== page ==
Pieces of My Heart

Challenge number two is in the box.  Actually it’s out of the box and still sitting on my table but you get the point.  I put together a 500-piece-puzzle with a little help from Andrew. Actually a lot of help.  Basically he did the puzzle and allowed me to assist but it’s done.  It was pretty much framed out by the time I realized he’d started.  I’ll admit it took me a bit to get going. First of all, it was kind of overwhelming so many pieces, so many shapes and colors.  And, since the edges were already done, where do you start?  Plus, I needed my reading glasses which was a bit humbling.  But just like riding a bike, once I got on again it all came back to me.  Pretty soon we were working side by side, piecing together smaller sections, searching for their place in the larger picture.

In prepping for this challenge I got some valuable insights from experienced puzzle-doers. One mentioned that puzzles are basically a problem-solving activity, which is so obvious to me now.  I’d never really thought about it before.  Andrew has always loved a similar activity: legos.  He even mentioned, while we worked, that when he doesn’t have a lego set to build that he likes to do puzzles.  Didn’t know that.

Another puzzle advisor told me that part of the joy of doing a puzzle is working on it with other people.  For me, truer words have never been spoken.  I did enjoy the search for the right piece and the pleasant feeling of it all coming together.  But my favorite part was standing shoulder to shoulder with my seventeen-year-old son, no phones, just a shared task with a singular purpose.  I think he enjoyed it, too.  I can write that because there is no way he’s reading this blog.

andrew-puzzle

One of the unexpected benefits to working my way through these challenges (two so far!)  is that in order to best recall how you think and feel about something you have to be present in the moment.  It’s forced me to examine my emotions in a place and time.  We live such busy lives that stopping occasionally to see “hey, how does that make me feel, and why do I feel that way?” kind of slows life down.  Doing the puzzle together also slowed time down.  Just for moment.

So, did you try your hand at a 500-piece-puzzle?  Were you inspired to dust off the old puzzle boxes and put puzzles back into your life again?  I won’t be designating a portion of our kitchen table as a permanent puzzle station but I will do one again.  If fact, Andrew and I have plans to start on a 1,000 piece dandy in the near future.

Before you go…if you, like me, are prone to snacking while you are watching tv or reading or doing basically any other hands-free activity, puzzles are a great way to keep your hands busy!  It’s hard to eat and do a puzzle at the same time…unless you can get someone else to keep working while you are eating.  Ice cream may have been eaten during the completion of this challenge.

waffle-cone

I’m Puzzled by Puzzles

Hey, I feel like I’ve accomplished something!  Maybe you do, too!  That’s about as many exclamation points as you are ever going to get from me.  So, trust that I’m feeling pretty good.  The first challenge was definitely challenging but also kind of inspiring.  Bear with me.  We have 99 challenges to go and they aren’t all going to make you feel as good about yourself.  Ready for the next challenge? COMPLETE A PUZZLE…WITH 500 PIECES OR MORE.  Full disclosure:  I’m not a puzzle person. I don’t dislike them, I’ve just never really been particularly drawn to do them.  Games? yes.  Puzzles? not so much.  But this isn’t like eating a burger with mustard on it…this I can do.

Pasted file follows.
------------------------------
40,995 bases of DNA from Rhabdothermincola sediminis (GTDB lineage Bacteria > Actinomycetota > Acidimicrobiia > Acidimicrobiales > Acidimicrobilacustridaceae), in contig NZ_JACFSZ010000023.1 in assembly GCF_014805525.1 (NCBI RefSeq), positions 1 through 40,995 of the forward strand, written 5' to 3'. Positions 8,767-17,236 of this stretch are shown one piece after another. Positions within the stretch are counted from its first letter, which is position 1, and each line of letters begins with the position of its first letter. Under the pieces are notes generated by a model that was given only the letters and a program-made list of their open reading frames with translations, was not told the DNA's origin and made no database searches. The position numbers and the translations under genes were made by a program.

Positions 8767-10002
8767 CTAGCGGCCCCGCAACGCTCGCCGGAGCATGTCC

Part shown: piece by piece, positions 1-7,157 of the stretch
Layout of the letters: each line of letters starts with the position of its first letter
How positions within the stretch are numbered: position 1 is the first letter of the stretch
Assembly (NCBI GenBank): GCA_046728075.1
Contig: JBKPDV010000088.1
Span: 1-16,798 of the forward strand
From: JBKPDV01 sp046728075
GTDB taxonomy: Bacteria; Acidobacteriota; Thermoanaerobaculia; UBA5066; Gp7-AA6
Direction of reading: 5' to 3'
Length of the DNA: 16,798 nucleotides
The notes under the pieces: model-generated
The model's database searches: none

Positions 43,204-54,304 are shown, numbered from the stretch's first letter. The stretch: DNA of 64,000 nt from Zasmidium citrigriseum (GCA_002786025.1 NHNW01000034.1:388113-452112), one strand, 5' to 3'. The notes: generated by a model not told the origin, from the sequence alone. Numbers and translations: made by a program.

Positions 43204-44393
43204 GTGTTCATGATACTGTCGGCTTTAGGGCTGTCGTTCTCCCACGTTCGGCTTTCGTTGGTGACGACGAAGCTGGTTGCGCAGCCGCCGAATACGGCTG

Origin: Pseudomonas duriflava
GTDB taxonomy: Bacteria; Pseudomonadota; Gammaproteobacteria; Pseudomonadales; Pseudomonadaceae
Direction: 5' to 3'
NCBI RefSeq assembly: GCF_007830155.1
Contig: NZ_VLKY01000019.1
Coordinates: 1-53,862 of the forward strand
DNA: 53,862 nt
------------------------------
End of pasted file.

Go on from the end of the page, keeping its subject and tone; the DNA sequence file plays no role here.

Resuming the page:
In case you aren’t aware, January is National Puzzle Month.  Don’t feel bad, I didn’t know that either until the sign at Barnes & Noble told me.  All three of my kids like to do puzzles and I’m pretty sure my sister, Laurie, likes to do puzzles (or at least she used to).  But, I think part of my problem with puzzles is that they feel a little pointless to me.  What do you do with them when you are done?  I certainly don’t want to break up a 500-piece puzzle immediately after completing it.  And, I also don’t have the wall space to glue then frame it or the desire, quite frankly, to do that either.  I’m also afraid that I might not have the patience.  That being said, there are a lot of very appealing looking puzzles out there. It took me a bit of time to choose, eventually deciding on a 500-piece beauty depicting classic travel posters.

puzzle

I realized after I started to write this that the puzzle could actually have been more than 500 pieces but I will acknowledge here that I’m not much of an overachiever.   Five hundred pieces satisfies the challenge so that’s good enough for me.  If you are joining in, feel free to go for it.  Seven-hundred and fifty!  One-thousand! I won’t judge, I just won’t be helping.  Or take advantage of the buy one, get one half price deal that Barnes & Noble is running this month and do them both!

I feel, at this point, that I should offer an apology, only four blog posts in and I’ve already name-dropped Dunkin Donuts, McDonald’s, Target, Panera and now Barnes & Noble.  If only they were my sponsors and I was getting paid for all this product placement.  As you can tell by now, I am actually sponsoring them.

Do you like to do puzzles? If so, may I ask, why?  Heck, maybe by the time I check in later this week I’ll have discovered I like them, too!  Got any insider tips or hints for me?  Just not the old starting-with-the-edges tip…I have done a puzzle or two, you know.  So, clear your card table, choose your puzzle, and dig in.  Or, at least cheer me on!

Before you go… if you read closely you will have realized that I used more than two exclamation points.  I’m a bit embarrassed by that for some reason.  I’ll save you the trouble of counting them.  I used eight…counting this one!

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